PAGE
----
What is your routine when getting ready for a hunt.....

orchidmanorchidman Senior MemberPosts: 7,570 Senior Member
.....by routine, what do you do,if anything, to stack the odds in your favour.

I always make sure my hunting clothing has been washed in something like sportwash to kill all laundry scents and to remove all ultra violet enhancers. My hunting clothes , when washed get kept in a separate wardrobe with some fresh pine needles to keep them smelling natural.

I always shower beforehand without soap or any scented products and take care not to come in contact with any form of detergent or household chemicals.

Toothpaste is a no no as well as flavoured gum etc.....
If I am going to have a cooked breakfast I have it before I shower so as not to 'carry' any cooking smells.

I never use any form of gun oil etc on the gun I am taking, and always give it a rub down to remove excess oil the day before.
Oh, and I always fill the petrol tank the night before so I dont smell like a gas station ....

I dont use any kind of masking scent. I figure the 4-5 cigarettes I normally smoke while driving to the location is enough 'masking'.......:bang: :rotflmao:

Just wondering how many of you do something similar......

I do have a lucky pair of socks that I normally wear...........I call them lucky cos if I find 2 socks that match I know I am going to have a good day.........

(Some people are sceptical about using scent/UV enhancer free detergent on hunting clothes, but since I started using it quite a few years ago, my success rate has climbed dramatically. Even Bloodhound now uses it as do most of my hunting companions...)
Still enjoying the trip of a lifetime and making the best of what I have.....

Replies

  • FisheadgibFisheadgib Senior Member Posts: 5,343 Senior Member
    I keep my hunting cloths at the camp so they don't even come in contact with my other cloths. I have a room on the property so I don't have to travel far in the morning. On the night before, we all get together (usually four to six of us) and determine which way the wind will be blowing so that we have an Idea as to which area each of us will be hunting. In the morning, I poke my head outside to see if the wind direction is what I expected and if so, I make a big cup of coffee, throw a sandwich, some snacks, and a couple bottles of water in my pack, and head out.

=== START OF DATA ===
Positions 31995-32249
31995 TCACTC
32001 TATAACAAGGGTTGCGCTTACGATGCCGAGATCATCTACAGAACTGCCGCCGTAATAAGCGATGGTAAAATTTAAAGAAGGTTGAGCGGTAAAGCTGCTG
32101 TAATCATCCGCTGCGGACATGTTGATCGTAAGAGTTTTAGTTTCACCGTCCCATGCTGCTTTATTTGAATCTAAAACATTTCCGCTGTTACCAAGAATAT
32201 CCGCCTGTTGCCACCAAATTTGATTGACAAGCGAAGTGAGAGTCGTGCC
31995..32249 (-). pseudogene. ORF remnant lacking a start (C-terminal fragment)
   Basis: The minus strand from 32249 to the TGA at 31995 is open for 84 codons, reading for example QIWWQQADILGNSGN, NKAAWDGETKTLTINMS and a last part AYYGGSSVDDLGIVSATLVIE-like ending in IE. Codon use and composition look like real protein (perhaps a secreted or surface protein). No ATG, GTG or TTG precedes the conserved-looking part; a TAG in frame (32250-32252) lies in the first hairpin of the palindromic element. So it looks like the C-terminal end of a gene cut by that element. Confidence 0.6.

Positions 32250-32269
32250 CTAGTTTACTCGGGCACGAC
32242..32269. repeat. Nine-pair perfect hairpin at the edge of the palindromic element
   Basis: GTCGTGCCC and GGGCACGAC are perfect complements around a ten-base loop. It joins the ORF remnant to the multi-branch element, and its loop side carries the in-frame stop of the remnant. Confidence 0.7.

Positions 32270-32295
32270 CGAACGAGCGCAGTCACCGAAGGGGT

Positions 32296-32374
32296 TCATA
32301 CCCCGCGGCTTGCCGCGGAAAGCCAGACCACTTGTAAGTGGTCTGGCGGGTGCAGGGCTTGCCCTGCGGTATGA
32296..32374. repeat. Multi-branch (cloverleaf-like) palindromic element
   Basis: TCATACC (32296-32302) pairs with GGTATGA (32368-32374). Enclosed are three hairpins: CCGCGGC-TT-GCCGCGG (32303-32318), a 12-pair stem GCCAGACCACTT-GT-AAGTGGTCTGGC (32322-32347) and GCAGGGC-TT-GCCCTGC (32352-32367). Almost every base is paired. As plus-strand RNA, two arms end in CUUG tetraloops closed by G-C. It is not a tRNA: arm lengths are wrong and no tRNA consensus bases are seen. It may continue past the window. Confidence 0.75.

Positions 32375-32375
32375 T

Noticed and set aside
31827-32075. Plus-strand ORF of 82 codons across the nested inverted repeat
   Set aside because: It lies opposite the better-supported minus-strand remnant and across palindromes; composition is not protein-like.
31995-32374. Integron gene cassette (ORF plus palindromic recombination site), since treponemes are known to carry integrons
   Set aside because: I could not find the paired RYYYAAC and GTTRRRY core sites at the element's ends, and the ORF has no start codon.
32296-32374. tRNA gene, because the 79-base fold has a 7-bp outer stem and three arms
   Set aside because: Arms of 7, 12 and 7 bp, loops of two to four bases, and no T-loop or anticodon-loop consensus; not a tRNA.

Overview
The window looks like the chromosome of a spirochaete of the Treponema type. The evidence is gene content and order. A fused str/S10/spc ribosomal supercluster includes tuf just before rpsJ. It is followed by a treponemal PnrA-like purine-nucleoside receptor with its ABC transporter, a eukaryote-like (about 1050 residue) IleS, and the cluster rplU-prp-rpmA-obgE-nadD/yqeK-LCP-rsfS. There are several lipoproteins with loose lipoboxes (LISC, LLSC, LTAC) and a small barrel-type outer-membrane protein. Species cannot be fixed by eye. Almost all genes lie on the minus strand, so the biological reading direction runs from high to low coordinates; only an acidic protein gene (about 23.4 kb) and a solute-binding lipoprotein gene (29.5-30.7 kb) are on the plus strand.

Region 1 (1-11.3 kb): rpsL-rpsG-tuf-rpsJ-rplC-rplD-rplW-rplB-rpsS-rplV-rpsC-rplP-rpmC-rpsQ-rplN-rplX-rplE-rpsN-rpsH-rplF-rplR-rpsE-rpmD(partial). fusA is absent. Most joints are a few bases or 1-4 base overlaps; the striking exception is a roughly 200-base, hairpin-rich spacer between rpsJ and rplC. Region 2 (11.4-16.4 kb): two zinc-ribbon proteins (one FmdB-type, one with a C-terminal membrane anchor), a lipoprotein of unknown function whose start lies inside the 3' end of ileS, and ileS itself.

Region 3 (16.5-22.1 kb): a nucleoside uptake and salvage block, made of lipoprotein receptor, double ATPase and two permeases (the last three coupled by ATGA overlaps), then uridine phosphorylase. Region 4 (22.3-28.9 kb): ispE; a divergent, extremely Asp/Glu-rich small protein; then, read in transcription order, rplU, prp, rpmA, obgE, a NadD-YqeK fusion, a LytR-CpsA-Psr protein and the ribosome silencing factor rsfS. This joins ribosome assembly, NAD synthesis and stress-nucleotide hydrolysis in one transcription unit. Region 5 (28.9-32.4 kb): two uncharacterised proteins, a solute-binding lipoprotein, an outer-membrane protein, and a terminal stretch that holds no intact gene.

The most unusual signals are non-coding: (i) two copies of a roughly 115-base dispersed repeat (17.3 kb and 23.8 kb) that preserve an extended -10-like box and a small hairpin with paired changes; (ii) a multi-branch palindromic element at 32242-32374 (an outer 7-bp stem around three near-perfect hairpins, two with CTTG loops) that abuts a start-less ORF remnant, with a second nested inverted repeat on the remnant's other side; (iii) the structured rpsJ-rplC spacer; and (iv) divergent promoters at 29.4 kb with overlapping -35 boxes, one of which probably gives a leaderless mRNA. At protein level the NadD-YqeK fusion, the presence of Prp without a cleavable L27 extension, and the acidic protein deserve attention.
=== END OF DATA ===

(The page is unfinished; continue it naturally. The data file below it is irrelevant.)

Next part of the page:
snake284 wrote: »
    For my point of view, cpj is a lot like me
    .
  • CHIRO1989CHIRO1989 Senior Member Posts: 10,162 Senior Member
    I use wool hunting clothes so they get dry cleaned at the end of the season and then I store them in a heavy duty trash bag with pine boughs I collect from the area around where we hunt. I store my fanny pack with all of my stuff that I carry, my socks, my hat, my gloves, and long underwear in with the boughs also and then I leave them outside in a tote when I get back to the shack. I also use the odor neutralizing wash on anything I can run through the washing machine. My breath is what it is at the hunting shack:tooth:, I avoid tooth paste in the morning. I do drink coffee in my stand but I apply a liberal dose of "Doe in Heat" on my window sills in my stand in addition to some wicks I hang in the trees.
    I take no pleasure in the death of the wicked, but rather that they turn away from their ways and live. Eze 33:11
  • Wambli SkaWambli Ska Moderator Posts: 27,818 Senior Member
    I plan on getting everything ready and ship shape for about 3 months previous to the date. Then on the actual date I run around like a chiken with the head cut off rummaging through my hunting clothing closet and gun room looking for all the stuff I was planning on gathering for the last three months. I then have to do with whatever I find first. I normally get to my hunting spot about 1-2 hours later than I planned and then find out I forgot most of the crap I wanted to bring. Then I settle in for my hunt and remember that just being here is all that matters. Everything else is incidental.